Review: Don’t Read This Book

Don't Read This BookDon’t Read This Book (2019 Not A Pipe Publishing) by Benjamin Gorman

At once hilarious and heartbreaking, this novel uses fantasy monsters and rollicking comedy to make sophisticated philosophical and political points about identity and meaning. A tall order that Don’t Read This Book fulfills, and then some.

The story is set in our familiar world, but with one difference: all the monsters and magical creatures of myth and legend are real, hiding among humans … and preying on them. They have long ago formed a governing body with rules that prevent the various creature factions from attacking each other. They meet annually in Las Vegas for a convention. Bel (vampire) and Nando (werewolf) are buddy cops, tasked with capturing and punishing monsters who break the rules. But now they have a new unofficial assignment: rescue a kidnapped human writer and keep her—and her manuscript—away from the necromancer who would use this book to destroy modern civilization.

It would be a spoiler to reveal why he believes a novel could do this, but it has a lot to do with what gives life meaning and how that differs depending on who you are. Lena, the writer in question, exists at an intersection of identities: Black, Latina, lesbian, Millennial…Oregonian. She begins the story full of doubt and fear but under the influence and protection of her unlikely rescuers, she rediscovers her voice and power. Her heartbreaks and triumphs felt real and I couldn’t help rooting for her.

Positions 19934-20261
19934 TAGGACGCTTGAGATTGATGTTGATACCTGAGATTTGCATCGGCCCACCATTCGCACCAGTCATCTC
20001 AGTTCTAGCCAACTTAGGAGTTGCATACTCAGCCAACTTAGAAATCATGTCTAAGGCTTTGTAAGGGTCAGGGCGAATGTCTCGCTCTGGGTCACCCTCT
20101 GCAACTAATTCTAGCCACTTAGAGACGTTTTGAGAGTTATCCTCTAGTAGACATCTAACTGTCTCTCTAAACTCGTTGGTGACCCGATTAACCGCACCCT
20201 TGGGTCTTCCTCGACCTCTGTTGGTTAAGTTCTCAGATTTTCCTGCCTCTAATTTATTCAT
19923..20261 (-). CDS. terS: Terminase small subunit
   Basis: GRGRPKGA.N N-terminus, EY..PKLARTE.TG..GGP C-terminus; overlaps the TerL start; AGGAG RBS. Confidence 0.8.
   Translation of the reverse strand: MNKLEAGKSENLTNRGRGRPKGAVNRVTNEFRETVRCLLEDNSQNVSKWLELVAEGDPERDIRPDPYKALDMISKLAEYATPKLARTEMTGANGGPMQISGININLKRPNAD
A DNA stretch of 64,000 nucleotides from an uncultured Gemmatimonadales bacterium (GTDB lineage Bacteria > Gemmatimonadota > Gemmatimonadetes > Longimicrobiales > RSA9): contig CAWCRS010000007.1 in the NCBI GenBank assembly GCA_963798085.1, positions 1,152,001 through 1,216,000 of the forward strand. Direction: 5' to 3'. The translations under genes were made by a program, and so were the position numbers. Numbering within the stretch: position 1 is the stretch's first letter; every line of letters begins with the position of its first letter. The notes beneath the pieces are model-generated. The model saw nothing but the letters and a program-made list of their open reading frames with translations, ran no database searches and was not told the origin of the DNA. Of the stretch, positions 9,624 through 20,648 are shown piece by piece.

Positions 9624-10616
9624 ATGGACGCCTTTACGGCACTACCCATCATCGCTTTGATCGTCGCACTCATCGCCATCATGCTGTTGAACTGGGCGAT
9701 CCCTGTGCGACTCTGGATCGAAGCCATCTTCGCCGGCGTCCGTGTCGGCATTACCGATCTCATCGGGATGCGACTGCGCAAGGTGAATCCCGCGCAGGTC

In addition to Las Vegas, Gorman makes good use of real-life settings in Ireland, Wales, Scotland, England, and France for scenes of narrow escapes and monster battles. Also like the real world, his monster population includes literal internet trolls, flinging flaming poo and thriving on chaos. Most real of all, it takes all the good guys working together to achieve their goal. Still, my favorite character and the true hero of the piece is Josef, a faceless clay golem who punches Nazis. Go, Josef!

Until April 19, 2019, you can pre-order your copy (and consider getting one for your local library) using the Kickstarter here! Or ask for it at your favorite independent bookstore, or order from Amazon here.